Instead, just “get a seed started” and watch it grow into a beautifully subversive entity.
Montserrat, an arts college located in the beautiful town of Beverly, Massachusetts, invited the Guerrilla Girls to accompany the traveling exhibition Not Ready to Make Nice: Guerrilla Girls in the Art World and Beyond, as well as a companion symposium, Agents of Change: Art as Activism. However, the event moved beyond academia with the Guerrilla Girls’ early morning workshop to support participants in starting their own grassroots feminist projects that utilize the arts as an explosive force in the face of unthinkable inequities.
Frida and Käthe asked everyone to discuss a few personally relevant issues around which they would like to design an act of culture-jamming.Everyone came with a story, a potent and inspiring reason for seeking the guidance of the art world’s masked avengers. Frida and Käthe listened intently, reminding each person that every struggle is equally worthy of discussion, and, eventually, illustration in the public sphere.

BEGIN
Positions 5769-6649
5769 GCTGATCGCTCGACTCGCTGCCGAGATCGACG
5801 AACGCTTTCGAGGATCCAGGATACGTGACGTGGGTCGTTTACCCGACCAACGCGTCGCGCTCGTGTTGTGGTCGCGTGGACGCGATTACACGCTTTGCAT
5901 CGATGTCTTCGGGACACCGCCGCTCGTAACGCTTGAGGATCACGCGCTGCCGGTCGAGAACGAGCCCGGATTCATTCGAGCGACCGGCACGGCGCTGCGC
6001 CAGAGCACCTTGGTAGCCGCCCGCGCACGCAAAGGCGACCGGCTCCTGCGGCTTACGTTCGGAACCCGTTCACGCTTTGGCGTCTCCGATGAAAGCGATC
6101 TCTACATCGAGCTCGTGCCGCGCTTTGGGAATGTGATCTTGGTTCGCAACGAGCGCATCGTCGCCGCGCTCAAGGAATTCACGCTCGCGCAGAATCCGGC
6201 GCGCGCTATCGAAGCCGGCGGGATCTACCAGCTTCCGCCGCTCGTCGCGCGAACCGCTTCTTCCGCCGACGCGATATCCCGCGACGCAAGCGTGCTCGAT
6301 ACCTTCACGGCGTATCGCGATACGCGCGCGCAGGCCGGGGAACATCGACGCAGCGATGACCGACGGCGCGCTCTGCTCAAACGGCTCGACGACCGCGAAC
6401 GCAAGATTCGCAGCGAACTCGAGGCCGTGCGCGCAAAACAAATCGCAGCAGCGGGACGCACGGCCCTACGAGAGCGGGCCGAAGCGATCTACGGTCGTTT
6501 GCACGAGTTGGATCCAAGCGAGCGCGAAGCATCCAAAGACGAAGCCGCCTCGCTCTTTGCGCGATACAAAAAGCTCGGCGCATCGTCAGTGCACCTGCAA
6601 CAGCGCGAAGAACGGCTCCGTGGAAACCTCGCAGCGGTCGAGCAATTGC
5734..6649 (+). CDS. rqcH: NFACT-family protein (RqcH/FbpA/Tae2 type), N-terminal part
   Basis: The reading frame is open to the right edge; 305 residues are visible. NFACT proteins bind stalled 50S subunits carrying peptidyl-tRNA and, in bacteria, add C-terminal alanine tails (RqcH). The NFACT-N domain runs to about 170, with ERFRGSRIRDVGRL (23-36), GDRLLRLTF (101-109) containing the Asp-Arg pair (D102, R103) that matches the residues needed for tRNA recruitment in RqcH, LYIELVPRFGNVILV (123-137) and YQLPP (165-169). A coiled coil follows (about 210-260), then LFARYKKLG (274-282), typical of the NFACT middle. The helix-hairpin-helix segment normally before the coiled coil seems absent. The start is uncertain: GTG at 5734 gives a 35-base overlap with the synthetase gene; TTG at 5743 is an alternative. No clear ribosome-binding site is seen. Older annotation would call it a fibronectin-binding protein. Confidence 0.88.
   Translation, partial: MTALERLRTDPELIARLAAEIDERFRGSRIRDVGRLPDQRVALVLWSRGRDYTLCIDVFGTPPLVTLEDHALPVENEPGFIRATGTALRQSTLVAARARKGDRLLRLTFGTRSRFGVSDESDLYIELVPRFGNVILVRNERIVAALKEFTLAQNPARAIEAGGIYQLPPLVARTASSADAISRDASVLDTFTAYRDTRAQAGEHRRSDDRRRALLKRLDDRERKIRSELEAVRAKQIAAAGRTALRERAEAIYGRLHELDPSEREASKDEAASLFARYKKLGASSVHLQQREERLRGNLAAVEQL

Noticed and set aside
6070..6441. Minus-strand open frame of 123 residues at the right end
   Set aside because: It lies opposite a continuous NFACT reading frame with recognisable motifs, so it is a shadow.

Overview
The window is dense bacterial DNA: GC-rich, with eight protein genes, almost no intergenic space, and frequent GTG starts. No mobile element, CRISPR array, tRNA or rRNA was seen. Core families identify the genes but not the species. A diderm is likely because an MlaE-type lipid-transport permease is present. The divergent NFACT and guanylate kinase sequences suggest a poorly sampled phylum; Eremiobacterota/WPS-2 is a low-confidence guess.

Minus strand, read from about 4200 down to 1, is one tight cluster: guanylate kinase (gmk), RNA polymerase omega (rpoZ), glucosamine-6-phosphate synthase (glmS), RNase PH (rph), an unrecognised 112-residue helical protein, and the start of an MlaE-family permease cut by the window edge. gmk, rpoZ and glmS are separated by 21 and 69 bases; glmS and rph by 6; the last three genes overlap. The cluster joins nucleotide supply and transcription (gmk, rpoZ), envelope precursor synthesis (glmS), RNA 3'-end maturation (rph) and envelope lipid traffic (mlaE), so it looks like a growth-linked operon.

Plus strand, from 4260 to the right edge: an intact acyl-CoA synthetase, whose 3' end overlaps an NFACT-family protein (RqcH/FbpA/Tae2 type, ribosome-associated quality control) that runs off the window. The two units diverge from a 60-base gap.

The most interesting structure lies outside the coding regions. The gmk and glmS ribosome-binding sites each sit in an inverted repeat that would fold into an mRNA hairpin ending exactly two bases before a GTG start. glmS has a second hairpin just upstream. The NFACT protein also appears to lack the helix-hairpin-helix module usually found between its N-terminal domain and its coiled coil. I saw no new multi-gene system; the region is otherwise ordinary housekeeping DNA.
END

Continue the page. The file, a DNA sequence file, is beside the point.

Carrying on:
As people delved into their work in groups based on similar interests, ranging from rape culture to youth education to societal expectations of women, the twosome offered tangible advice for anyone hoping to follow the Guerrilla Girls’ example. Käthe reminded us that one of the best methods of engendering lasting change is to “use standard forms and pervert them,” especially “official college announcements and brochures,” prime fodder for parody and interrogation.
As one can see in the public art of the Guerrilla Girls, especially their recent co-opting of Michelle Bachmann’s own words in her home state, this method has immense power to both shock and invite productive inquiry. Finally, never editorialize, and allow the viewer to come to hir own conclusions about the irony in the imagery and its meaning on both individual and societal levels.